Harrington, Kaymer triumph ahead of Open

Padraig Harrington wanted to play in the Irish PGA Championship mainly to get in some links golf and boost his confidence ahead of the British Open.

He achieved both targets in emphatic style, winning the tournament for the third straight year and eyeing a similar feat at the Open, played this year at Turnberry.

Although the Irish event is a side show to the Scottish Open in Loch Lomond, won by Germany’s Martin Kaymer for his second victory in a row, Harrington didn’t want to break a habit that has brought him success for the past two years.

In 2007 and 2008, he stepped off the Irish links to win the Open. With his latest victory in his homeland, Harrington is halfway to repeating his feats of the past couple of years.

Winning an Open title is tough any year and this year will be no different with Tiger Woods returning after last year’s injury-enforced absence to boost the field.

Harrington scored a seven-shot victory over former British Amateur champion Brian McElhinney at the European Club in Brittas Bay.

On the European Tour, meanwhile, Kaymer became the first German to win the Scottish Open when he triumphed at Loch Lomond, continuing his hot streak after last week’s play-off victory over Lee Westwood in the French Open.

Kaymer, 24, closed with 69 to finish at 15-under and beat France’s Raphael Jacquelin and Spain’s Gonzalo Fernandez-Costano by two strokes.

South African Retief Goosen was in the mix going into the last day but he could only manage 73 in the final round as he shared fourth place, on 272, with Soren Kjeldsen, of Denmark, Australian Adam Scott and American Nick Watney.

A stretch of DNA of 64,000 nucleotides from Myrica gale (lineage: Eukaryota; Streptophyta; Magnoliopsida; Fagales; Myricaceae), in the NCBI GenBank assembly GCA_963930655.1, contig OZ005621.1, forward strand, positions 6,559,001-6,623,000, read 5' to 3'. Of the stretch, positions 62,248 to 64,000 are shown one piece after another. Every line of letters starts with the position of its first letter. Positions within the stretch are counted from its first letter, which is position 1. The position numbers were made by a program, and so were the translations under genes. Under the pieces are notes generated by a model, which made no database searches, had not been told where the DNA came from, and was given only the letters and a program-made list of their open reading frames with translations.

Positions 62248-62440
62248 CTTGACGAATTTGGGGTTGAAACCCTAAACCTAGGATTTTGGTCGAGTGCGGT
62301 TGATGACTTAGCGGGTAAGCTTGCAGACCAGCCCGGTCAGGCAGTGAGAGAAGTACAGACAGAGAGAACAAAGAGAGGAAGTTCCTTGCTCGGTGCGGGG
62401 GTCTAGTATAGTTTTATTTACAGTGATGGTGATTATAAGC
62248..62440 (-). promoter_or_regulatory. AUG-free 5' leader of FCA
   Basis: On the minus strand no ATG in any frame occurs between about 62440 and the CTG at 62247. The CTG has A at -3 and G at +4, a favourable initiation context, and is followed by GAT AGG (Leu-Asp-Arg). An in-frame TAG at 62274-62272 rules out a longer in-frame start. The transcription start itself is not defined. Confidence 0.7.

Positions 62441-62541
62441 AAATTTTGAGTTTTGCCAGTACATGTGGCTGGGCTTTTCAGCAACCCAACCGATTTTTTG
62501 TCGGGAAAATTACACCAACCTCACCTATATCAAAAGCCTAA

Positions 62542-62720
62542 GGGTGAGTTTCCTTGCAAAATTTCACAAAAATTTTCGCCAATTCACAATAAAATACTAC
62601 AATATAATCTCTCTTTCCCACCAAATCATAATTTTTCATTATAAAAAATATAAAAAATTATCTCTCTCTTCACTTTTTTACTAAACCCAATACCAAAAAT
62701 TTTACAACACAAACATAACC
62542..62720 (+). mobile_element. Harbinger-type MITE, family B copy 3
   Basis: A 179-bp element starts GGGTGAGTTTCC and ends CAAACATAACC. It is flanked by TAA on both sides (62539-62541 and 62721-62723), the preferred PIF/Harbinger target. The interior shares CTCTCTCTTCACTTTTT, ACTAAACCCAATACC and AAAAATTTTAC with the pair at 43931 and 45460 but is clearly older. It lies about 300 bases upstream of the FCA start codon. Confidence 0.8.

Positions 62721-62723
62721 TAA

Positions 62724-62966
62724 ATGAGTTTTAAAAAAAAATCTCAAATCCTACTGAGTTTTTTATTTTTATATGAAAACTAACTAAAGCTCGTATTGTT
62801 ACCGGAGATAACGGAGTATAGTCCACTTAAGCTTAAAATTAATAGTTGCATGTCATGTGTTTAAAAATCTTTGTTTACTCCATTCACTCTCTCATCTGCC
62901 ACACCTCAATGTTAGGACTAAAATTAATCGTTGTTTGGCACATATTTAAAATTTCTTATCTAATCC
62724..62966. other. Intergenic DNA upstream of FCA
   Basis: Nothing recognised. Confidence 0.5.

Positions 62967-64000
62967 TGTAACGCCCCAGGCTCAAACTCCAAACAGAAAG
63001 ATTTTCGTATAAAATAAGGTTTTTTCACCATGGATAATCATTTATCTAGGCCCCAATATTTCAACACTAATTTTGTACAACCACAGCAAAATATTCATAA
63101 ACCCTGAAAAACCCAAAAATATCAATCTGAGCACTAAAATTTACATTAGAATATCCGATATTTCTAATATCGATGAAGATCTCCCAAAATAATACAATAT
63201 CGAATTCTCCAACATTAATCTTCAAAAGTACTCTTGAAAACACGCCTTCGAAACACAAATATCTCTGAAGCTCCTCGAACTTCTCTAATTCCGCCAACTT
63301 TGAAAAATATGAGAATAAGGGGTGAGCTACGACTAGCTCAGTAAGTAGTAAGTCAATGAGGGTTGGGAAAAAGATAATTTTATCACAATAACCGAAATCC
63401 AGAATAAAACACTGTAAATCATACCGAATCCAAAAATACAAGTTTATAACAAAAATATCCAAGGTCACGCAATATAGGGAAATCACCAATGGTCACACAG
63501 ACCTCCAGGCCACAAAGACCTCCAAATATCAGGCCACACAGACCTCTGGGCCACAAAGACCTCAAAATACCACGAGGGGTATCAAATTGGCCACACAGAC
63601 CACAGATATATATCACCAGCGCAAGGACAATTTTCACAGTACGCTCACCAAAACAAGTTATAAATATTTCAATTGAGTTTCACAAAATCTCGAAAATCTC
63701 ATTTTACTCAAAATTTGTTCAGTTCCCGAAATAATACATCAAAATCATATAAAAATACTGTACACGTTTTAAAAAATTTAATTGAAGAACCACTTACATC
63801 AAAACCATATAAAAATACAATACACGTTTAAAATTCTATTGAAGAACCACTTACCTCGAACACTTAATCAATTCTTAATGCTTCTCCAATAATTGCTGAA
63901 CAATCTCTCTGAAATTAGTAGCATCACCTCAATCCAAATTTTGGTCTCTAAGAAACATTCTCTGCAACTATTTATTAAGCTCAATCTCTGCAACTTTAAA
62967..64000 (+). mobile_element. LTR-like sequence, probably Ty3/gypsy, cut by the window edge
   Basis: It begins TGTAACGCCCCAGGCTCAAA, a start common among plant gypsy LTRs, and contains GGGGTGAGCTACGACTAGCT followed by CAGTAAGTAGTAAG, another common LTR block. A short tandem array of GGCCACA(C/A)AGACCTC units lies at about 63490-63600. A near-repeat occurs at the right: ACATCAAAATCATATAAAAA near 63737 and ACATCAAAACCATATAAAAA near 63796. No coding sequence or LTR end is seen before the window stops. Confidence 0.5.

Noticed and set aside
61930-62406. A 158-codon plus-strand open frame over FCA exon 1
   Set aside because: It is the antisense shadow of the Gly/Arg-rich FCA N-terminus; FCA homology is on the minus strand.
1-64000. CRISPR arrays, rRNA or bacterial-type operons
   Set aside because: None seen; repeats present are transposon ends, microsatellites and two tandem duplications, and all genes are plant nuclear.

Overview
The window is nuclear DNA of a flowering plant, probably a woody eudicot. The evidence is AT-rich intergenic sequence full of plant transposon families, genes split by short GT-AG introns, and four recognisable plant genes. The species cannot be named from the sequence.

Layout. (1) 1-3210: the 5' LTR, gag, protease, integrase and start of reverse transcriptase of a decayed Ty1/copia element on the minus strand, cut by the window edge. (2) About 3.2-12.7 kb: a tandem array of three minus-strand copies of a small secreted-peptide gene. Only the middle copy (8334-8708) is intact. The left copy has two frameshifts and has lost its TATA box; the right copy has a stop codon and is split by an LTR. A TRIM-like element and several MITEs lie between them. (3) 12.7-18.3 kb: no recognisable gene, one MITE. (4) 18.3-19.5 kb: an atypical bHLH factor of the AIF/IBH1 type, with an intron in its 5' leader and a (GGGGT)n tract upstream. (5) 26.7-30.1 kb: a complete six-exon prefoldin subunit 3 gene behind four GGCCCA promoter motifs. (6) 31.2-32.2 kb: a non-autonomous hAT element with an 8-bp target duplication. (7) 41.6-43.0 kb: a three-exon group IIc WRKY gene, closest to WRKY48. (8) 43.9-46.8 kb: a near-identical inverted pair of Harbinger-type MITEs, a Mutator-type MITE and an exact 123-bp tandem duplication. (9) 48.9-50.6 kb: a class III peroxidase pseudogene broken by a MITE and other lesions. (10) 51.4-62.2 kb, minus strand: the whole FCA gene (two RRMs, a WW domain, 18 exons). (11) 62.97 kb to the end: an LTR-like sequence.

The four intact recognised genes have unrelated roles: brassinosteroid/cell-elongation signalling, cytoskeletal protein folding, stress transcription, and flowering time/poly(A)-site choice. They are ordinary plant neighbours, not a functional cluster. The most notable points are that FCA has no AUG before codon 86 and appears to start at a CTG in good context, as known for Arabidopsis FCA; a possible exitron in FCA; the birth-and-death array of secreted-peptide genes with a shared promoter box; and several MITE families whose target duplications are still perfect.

Kaymer’s form makes him another good tip for the Open title as he goes for three straight victories. But he is wisely playing down his chances, as he said on the European Tour website:

“Everybody asks me about the third win in a row, but we are playing a major next week, and the field is going to be the best we have all year long. I think I’ve been there (Turnberry) before, but my manager, he played there a couple of weeks ago and he said it’s going to be really, really difficult, which is always good – if you play Majors, they should be difficult.”

An interesting name in the top 20 was former Open champion Ernie Els. The South African, who is aiming to get back to the top, was tied for 13th with Geoff Ogilvy, Brian Gay and Miguel Angel Jimenez on 277, eight strokes off the pace.

While the men are looking forward to one of the biggest majors of the season, the women have already completed one of theirs with South Korean Ji Eun-hee triumphing at the US Women’s Open in Bethlehem, Pennsylvania.

Ji nailed a massive 20-foot putt on the 72nd hole to claim a famous victory after Cristie Kerr saw her lead evaporate.

Her final round of 71 gave her a total of even-par 284 and a one-stroke victory over Candie Kung, who closed with 69.

Kerr had held the lead even up to the back nine but her final round of four-over 75 was not enough to ensure the crown. She finished in a tie for third with Kim In-kyung on 286.

Brittany Lincicome was one stroke behind in fifth while Paula Creamer, Ai Miyazato and Suzann Pettersen were joint sixth on 288.

World number one Lorena Ochoa, of Mexico, was tied for 26th on 293. But the day belonged to Ji, who said in an AP article:

“I didn’t even dream about winning this tournament, but, well, I did it, and I think this is going to be one of the most memorable moments in my life.”

On the US PGA Tour, Steve Stricker shot a seven-under-par 64 for a total of 264 for victory at the John Deere Classic in Silvis Illinois.

He was three shots ahead of a trio of players – former US Masters champion Zach Johnson, who shot 66 in his final round, Brandt Snedeker (65) and Brett Quigley.

It was Stricker’s second title this year and the sixth of his career.

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